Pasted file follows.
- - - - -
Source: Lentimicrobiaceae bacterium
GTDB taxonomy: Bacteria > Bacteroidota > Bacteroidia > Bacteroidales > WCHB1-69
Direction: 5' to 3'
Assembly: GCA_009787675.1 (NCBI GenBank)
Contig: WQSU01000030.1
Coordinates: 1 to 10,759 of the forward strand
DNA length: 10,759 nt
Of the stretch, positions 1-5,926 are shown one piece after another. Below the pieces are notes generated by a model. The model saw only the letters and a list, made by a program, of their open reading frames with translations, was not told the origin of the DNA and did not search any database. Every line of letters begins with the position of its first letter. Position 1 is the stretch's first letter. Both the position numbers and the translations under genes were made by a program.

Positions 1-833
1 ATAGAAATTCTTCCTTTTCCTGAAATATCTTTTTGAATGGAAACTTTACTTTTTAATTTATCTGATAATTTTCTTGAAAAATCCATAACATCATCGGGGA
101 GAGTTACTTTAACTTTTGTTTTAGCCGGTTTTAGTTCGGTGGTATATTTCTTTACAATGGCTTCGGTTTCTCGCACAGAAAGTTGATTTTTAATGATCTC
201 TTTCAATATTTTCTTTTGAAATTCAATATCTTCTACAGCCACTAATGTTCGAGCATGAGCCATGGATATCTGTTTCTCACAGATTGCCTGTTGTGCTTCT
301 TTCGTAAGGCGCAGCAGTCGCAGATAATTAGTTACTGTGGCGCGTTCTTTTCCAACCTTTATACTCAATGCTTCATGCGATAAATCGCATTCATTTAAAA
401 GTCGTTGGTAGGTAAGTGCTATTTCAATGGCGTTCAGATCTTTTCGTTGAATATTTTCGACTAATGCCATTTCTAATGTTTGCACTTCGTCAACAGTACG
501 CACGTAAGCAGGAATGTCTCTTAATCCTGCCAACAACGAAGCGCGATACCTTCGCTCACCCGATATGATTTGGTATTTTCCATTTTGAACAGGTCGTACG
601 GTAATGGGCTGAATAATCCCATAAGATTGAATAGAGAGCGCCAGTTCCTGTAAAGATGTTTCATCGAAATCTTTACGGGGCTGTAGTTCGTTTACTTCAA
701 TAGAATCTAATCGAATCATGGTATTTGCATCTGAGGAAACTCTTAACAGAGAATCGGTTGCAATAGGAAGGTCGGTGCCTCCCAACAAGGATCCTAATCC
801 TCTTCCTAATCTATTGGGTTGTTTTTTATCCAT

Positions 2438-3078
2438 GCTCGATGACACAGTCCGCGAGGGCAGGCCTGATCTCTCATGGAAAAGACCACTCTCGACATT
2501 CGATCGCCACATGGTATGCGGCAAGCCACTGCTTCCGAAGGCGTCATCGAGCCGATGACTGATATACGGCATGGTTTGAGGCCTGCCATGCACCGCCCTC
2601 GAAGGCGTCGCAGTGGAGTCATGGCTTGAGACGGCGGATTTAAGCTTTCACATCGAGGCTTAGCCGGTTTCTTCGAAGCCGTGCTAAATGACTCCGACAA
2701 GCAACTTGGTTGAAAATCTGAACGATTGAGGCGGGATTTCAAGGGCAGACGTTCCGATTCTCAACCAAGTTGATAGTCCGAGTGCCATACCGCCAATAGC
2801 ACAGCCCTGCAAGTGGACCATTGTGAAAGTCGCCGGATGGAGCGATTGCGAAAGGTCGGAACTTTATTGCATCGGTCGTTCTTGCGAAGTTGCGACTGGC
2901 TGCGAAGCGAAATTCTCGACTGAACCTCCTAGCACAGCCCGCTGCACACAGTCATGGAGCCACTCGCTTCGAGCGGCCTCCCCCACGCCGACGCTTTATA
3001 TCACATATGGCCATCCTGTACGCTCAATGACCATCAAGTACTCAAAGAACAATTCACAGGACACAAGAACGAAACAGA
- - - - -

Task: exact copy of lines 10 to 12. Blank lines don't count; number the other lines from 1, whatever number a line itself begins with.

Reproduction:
1 ATAGAAATTCTTCCTTTTCCTGAAATATCTTTTTGAATGGAAACTTTACTTTTTAATTTATCTGATAATTTTCTTGAAAAATCCATAACATCATCGGGGA
101 GAGTTACTTTAACTTTTGTTTTAGCCGGTTTTAGTTCGGTGGTATATTTCTTTACAATGGCTTCGGTTTCTCGCACAGAAAGTTGATTTTTAATGATCTC
201 TTTCAATATTTTCTTTTGAAATTCAATATCTTCTACAGCCACTAATGTTCGAGCATGAGCCATGGATATCTGTTTCTCACAGATTGCCTGTTGTGCTTCT